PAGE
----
Thank you to everyone who contributed such delicious recipes for our gluten-free Thanksgiving challenge. My goodness, people! Not only did the original bloggers who posted about their own gluten-free baking challenge blow me away, but the hundreds and hundreds of links to great gluten-free food in the comments could keep anyone baking for months on end.
If this is your first gluten-free Thanksgiving, there is no need to suffer. None at all.
However, I know that a number of you out there have problems with dairy, as well as gluten. Others can’t eat eggs. Some of you are vegan by choice. Trying to bake without gluten, dairy, or eggs can be daunting.
That’s why we’ve made you some pumpkin pie.
GLUTEN-FREE, DAIRY-FREE, EGG-FREE PIE DOUGH (and still mighty delicious)
Danny and I spent much of this fall trying to come up with gluten-free, dairy-free, egg-free dishes for Thanksgiving. Pie was top of the list. For me, Thanksgiving just isn’t the same without pie.
I’m happy to report that not only is this pie crust great, but it may be my favorite pie crust of all the ones we have baked. It’s flaky without crumbling, layered with taste, and holds up well to the pumpkin filling. When Danny’s parents visited us recently, we served them some of this pie. After eating an entire slice in pleasure, Danny’s mom turned to me and said, “Do you remember that pie you made for us two years ago for Thanksgiving? This one is 200% better.”
If you want truly flaky crust, make this dough the way you would make a rough puff pastry. Starting with a shaggy dough, then folding, chilling, rolling out, folding, and rolling out, then chilling before putting rolled-out dough into a pie pan makes a super-flaky crust, light as air. However, since it’s just before Thanksgiving, I put the much easier version here. Later you can perfect your crust.
Feel free to substitute the fats of your choice. I tried coconut oil here but I just didn’t like it. The coconut oil melted in the crust, making it run. And also, the pie tasted like coconut, which didn’t thrill me. I’ve been told that palm oil, which I have not worked with yet, is great in vegan baking. Perhaps you can tell us what works best for you?
For the filling, I used this recipe. Other than being a bit heavy on the molasses (I would probably cut it out next time), this filling was delicious. I like the idea of using a simple syrup for the sugar, since that thickens the filling without using eggs. I might just do that for our Thanksgiving dinner this week.
2 ounces sorghum flour
2 ounces corn flour
2 ounces potato starch
3 ounces sweet rice flour
1 teaspoon each xanthan gum and guar gum
1/2 teaspoon salt
4 ounces vegan buttery sticks (we like the one by Earth Balance)
2 ounces Crisco
3 ounces water (approximately)
Put the sorghum flour, corn flour, potato starch, and sweet rice flour into a large bowl. Whisk the flours to make them one flour. Add the xanthan and guar gum and salt.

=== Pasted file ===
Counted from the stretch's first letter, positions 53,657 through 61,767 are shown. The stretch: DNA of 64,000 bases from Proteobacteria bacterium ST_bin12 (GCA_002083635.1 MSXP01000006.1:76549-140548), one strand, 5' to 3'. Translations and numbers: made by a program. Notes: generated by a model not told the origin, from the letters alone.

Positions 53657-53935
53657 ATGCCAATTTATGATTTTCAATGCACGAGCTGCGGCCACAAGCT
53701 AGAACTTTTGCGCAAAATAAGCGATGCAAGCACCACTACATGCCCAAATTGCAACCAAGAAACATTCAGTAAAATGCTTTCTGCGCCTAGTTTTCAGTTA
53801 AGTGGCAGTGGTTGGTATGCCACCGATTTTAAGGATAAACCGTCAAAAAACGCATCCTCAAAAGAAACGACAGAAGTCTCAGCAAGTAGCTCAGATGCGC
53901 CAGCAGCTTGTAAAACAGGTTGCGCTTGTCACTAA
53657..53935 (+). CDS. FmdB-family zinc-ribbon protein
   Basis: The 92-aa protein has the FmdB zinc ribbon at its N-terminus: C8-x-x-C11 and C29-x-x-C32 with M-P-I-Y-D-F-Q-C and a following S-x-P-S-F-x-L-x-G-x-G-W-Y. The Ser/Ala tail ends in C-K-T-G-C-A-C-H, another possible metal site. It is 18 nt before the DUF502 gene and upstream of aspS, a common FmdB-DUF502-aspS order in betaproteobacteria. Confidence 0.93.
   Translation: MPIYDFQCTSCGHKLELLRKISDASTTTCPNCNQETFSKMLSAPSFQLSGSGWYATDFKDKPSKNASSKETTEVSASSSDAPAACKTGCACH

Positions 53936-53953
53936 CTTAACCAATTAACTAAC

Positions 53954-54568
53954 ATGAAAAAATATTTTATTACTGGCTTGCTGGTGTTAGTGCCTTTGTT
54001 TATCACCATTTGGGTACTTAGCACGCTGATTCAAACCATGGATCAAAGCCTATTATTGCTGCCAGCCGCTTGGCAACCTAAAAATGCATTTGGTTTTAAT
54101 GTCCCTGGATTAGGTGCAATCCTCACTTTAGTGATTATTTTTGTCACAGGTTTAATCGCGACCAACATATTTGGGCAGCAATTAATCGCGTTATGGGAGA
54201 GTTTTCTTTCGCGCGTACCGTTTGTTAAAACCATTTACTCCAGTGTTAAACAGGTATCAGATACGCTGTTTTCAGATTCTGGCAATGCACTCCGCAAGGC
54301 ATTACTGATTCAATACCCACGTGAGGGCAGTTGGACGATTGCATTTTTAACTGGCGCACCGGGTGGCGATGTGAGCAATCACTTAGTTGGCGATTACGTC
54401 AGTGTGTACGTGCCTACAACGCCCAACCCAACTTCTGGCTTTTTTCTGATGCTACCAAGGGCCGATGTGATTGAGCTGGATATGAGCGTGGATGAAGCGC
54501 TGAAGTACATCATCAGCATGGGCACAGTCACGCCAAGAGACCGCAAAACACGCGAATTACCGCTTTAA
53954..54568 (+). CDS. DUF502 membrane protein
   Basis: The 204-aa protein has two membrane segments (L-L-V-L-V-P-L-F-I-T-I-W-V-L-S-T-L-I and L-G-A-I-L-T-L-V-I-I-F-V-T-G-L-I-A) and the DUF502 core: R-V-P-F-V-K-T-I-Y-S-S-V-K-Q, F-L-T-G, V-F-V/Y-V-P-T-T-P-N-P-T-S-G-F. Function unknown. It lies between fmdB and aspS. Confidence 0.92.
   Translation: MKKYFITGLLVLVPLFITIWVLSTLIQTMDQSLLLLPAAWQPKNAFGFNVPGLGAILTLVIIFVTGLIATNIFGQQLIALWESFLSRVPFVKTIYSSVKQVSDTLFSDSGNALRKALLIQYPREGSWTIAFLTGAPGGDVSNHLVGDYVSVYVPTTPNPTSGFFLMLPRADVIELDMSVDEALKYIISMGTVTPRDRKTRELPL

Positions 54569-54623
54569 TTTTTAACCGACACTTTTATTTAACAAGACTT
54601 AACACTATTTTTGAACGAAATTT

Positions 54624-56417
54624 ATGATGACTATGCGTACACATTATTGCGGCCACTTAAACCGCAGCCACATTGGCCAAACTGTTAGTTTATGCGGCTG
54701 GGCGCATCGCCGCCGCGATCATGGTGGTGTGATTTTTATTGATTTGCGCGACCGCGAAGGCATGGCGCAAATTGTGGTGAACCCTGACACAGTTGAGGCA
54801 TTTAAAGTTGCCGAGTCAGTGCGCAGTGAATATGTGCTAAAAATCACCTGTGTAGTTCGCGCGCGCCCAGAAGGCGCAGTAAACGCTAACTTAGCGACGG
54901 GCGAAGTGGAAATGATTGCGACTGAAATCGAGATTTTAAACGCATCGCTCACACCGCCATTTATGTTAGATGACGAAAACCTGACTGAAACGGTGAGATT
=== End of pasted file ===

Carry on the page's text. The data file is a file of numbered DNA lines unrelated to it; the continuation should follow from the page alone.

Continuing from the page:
Cube the buttery sticks and Crisco into 1-inch pieces. Lay them gently on the flours. Put the bowl in the freezer for 15 minutes.
Working quickly, take the bowl out of the freezer. Using a pastry blender or your hands, work the fats into the flours, coating the fat. Stop when the fats are the size of peas. Don’t go too far. You still want to see the fats in the flours.
Pour the water onto the mixture. Stir gently with your hands. You are looking for the flours/fats to be just wet enough that it will stick together when you pinch it. You might need a tablespoon or two more water, depending on the day. If you add a bit too much water, that’s okay. It’s better than a dry dough.
Bring the dough together into a ball. Flatten it, gently, into a disc. Wrap this in plastic wrap.
Refrigerate the dough for at least 1 hour before working with it again.
Put the dough out of the refrigerator. Lay down 2 pieces of plastic wrap (you can also use wax paper or parchment paper), then put the disc of dough on top of the plastic wrap. Cover the disc with enough plastic wrap to be able to roll out the dough into a 10-inch circle.
Roll out the dough, from the center out, gently.
When you have rolled out the dough into a large circle, lift up the top layer of plastic wrap. Gently lift the pie dough and fit it into a 9-inch pie pan. Settle it in gently. Don’t stretch or push it around too much.
Don’t worry if the dough breaks. Take small pieces of the dough and fill in any holes, smoothing the dough with slightly moistened fingers. Crimp the edges of the pie dough.
Put the pie pan in the refrigerator for at least 30 minutes.
Put a buttered piece of aluminum foil onto the bottom of the pie dough, nestling it gently against the sides. Fill the foil with dried beans.
Bake the pie dough at 400 degrees for about 20 minutes. Remove the beans and aluminum foil, carefully, then return the pie dough to the oven again, for about 8 minutes this time.
You now have a blind-baked pie crust, ready to finish with pumpkin filling.